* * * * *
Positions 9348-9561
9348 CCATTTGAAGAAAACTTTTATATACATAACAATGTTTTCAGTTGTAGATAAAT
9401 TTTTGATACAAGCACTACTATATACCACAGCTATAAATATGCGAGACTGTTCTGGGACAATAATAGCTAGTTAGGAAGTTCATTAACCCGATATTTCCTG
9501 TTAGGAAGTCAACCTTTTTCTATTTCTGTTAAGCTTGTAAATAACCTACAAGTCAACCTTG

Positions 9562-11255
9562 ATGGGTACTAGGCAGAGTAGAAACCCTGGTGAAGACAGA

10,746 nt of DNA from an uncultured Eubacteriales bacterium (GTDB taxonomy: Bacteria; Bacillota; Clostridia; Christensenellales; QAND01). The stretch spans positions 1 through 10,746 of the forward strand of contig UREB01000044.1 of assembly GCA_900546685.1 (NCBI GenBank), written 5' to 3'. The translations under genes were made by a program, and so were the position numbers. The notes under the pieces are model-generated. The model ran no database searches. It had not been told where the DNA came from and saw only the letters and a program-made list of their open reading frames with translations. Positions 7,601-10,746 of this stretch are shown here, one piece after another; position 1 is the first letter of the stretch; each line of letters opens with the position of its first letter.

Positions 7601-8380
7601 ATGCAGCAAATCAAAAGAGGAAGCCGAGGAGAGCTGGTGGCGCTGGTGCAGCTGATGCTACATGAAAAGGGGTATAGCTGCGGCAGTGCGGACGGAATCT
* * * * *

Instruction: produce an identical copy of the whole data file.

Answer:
Positions 9348-9561
9348 CCATTTGAAGAAAACTTTTATATACATAACAATGTTTTCAGTTGTAGATAAAT
9401 TTTTGATACAAGCACTACTATATACCACAGCTATAAATATGCGAGACTGTTCTGGGACAATAATAGCTAGTTAGGAAGTTCATTAACCCGATATTTCCTG
9501 TTAGGAAGTCAACCTTTTTCTATTTCTGTTAAGCTTGTAAATAACCTACAAGTCAACCTTG

Positions 9562-11255
9562 ATGGGTACTAGGCAGAGTAGAAACCCTGGTGAAGACAGA

10,746 nt of DNA from an uncultured Eubacteriales bacterium (GTDB taxonomy: Bacteria; Bacillota; Clostridia; Christensenellales; QAND01). The stretch spans positions 1 through 10,746 of the forward strand of contig UREB01000044.1 of assembly GCA_900546685.1 (NCBI GenBank), written 5' to 3'. The translations under genes were made by a program, and so were the position numbers. The notes under the pieces are model-generated. The model ran no database searches. It had not been told where the DNA came from and saw only the letters and a program-made list of their open reading frames with translations. Positions 7,601-10,746 of this stretch are shown here, one piece after another; position 1 is the first letter of the stretch; each line of letters opens with the position of its first letter.

Positions 7601-8380
7601 ATGCAGCAAATCAAAAGAGGAAGCCGAGGAGAGCTGGTGGCGCTGGTGCAGCTGATGCTACATGAAAAGGGGTATAGCTGCGGCAGTGCGGACGGAATCT